How to Keep Medical Debt From Appearing on Your Credit Report
You’re not alone if you have medical debt. According to the Federal Reserve, about 1 in 6 credit reports contain a medical debt collection account! Millions of American consumers say a medical collection harmed their credit score in the last year.
Medical debt’s impact on credit scores is widespread — and unfair according to consumer advocate. Congress is considering changing the way medical debt is reported on credit reports and treated by credit scoring models and the CFPB relased an in-depth study about medical collections.
Delinquencies cause great harm to a consumer’s credit score. Some Congressional representatives are considering changing the law so any medical collections accounts that are paid off, or settled and brought to a $0 balance, will be removed from your credit report.
For consumers with lower credit scores, especially those on the borderline between good and not good credit, a ten- to 22-point difference can affect their interest rates and ability to borrow credit. Over time, a score harmed by a medical collection account could end up costing a consumer tens of thousands of dollars on large loans like home mortgages.
Medical debt is different from credit card or other consumer debt because it is usually a result of an unexpected or one-time event, and may be caused by an insurance company not paying a claim in a timely manner. Consumer advocates argue the appearance of a medical debt on a credit report is not predictive of future delinquencies, and therefore should not be reported or scored.
Credit Score & Medical Debt Today
Congress may not agree to change the Fair Credit Reporting Act to help consumers who have a problem with medical debt on their credit reports. Until Congress acts, you need to know you can do today to prevent a medical debt from harming your credit report and credit score?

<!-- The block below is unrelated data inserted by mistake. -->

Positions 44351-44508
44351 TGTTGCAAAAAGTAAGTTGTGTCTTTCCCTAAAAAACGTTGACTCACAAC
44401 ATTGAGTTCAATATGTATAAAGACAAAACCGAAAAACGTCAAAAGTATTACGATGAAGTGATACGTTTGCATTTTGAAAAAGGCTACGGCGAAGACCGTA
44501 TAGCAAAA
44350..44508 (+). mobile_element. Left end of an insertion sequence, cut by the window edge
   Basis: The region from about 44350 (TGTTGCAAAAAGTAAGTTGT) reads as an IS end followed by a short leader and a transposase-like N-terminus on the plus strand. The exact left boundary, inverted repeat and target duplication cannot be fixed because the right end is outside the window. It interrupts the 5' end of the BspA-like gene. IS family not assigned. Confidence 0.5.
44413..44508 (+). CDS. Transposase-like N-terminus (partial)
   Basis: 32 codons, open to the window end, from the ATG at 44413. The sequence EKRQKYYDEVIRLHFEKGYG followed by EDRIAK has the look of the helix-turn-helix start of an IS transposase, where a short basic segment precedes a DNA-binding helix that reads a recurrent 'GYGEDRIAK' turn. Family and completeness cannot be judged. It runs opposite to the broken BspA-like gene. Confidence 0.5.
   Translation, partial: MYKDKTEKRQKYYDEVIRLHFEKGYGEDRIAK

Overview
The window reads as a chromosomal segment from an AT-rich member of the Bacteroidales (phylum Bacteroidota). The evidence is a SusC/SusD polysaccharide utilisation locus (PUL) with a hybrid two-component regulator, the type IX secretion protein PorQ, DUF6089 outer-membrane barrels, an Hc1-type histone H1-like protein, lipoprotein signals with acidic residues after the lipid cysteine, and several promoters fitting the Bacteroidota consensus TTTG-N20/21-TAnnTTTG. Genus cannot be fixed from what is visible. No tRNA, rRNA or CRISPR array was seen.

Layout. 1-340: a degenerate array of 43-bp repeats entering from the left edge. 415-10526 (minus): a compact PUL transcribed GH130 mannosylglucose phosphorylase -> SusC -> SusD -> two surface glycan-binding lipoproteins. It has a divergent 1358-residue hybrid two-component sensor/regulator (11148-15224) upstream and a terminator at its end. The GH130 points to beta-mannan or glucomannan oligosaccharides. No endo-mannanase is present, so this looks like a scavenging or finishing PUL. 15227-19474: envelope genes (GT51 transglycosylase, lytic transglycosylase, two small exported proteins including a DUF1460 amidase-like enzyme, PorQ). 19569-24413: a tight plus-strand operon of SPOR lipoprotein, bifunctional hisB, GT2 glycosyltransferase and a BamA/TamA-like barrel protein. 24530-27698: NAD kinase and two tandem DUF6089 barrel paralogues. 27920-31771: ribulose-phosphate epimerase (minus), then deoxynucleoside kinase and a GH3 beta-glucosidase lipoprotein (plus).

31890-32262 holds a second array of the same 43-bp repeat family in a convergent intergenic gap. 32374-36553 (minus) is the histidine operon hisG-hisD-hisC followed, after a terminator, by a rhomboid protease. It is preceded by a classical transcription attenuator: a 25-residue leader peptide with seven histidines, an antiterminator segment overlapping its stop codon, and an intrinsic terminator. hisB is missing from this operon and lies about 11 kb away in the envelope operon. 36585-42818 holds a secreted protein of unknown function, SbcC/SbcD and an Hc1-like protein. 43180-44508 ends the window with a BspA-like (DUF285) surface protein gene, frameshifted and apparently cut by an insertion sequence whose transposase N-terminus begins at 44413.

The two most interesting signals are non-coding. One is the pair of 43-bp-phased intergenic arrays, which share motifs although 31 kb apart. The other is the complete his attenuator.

Hospitals and other medical providers usually don’t report delinquent accounts to the consumer credit reporting.
If you take on medical debt and care about your credit report, don’t let the account become so delinquent that the medical provider sends the account to a collection agent.
Debt collectors, on the other hand, usually report your delinquent accounts to the credit bureaus quickly.
You can avoid your medical debt becoming a collections account by negotiating a payment plan with the medical service provider. A payment plan is a great solution because it avoids the debt appearing on your credit report.
Hospitals, doctors’ offices, and other medical providers are often flexible about working out payment. After all, they want your money, to keep you as a patient, and to avoid sending your account to a collection agent.
Even a small medical debt left unresolved can spin out of control.
A collections account appearing on your credit report harms your score, but you'll do further, more serious damage, if you end up with a judgment against you for the debt.
If you are sued, try to negotiate an out-of-court settlement to resolve the debt before your case goes to trial. Once a civil judgment appears on your credit report, it will have a strongly negative impact on your credit score.
- Work out a payment plan with the medical service provider
- If the medical debt has already moved to a collection agent, negotiate a settlement to avoid a possible lawsuit
- If you are sued, negotiate an out-of-court settlement to avoid a trial and judgment